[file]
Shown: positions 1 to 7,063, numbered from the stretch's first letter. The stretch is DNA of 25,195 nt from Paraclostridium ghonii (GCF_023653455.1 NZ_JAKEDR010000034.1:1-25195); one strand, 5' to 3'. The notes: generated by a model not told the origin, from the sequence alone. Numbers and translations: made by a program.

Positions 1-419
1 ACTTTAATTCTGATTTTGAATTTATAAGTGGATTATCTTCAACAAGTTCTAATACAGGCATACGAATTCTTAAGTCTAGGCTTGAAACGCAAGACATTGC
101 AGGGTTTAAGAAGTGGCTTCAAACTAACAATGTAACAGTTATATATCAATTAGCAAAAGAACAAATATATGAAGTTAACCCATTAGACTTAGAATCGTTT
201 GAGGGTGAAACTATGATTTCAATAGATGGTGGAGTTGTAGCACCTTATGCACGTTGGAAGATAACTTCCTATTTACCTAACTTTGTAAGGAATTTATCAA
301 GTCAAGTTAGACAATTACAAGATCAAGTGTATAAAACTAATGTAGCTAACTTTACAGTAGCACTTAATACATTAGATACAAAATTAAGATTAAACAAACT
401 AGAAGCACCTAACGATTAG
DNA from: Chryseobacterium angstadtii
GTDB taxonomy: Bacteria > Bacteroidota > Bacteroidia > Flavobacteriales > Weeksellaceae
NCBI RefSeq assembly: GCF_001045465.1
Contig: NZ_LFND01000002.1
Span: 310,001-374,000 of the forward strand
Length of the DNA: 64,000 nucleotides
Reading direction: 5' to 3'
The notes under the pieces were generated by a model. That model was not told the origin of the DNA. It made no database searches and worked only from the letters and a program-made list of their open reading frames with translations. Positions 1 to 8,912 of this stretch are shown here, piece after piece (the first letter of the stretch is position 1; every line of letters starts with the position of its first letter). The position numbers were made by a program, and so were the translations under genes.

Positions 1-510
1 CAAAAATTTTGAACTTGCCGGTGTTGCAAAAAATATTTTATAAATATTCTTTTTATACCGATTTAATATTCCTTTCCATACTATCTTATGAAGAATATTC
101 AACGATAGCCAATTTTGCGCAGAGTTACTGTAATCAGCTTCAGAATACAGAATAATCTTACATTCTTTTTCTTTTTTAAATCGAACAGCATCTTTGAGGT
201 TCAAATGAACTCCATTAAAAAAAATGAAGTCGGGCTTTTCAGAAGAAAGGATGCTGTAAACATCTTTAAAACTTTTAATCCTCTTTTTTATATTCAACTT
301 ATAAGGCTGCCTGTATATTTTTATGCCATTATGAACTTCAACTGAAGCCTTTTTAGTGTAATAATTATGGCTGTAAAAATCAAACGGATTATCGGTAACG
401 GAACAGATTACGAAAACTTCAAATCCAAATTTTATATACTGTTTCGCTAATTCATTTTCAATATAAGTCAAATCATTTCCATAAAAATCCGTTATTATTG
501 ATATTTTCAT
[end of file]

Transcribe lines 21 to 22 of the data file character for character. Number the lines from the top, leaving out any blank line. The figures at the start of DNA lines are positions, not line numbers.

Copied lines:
401 GAACAGATTACGAAAACTTCAAATCCAAATTTTATATACTGTTTCGCTAATTCATTTTCAATATAAGTCAAATCATTTCCATAAAAATCCGTTATTATTG
501 ATATTTTCAT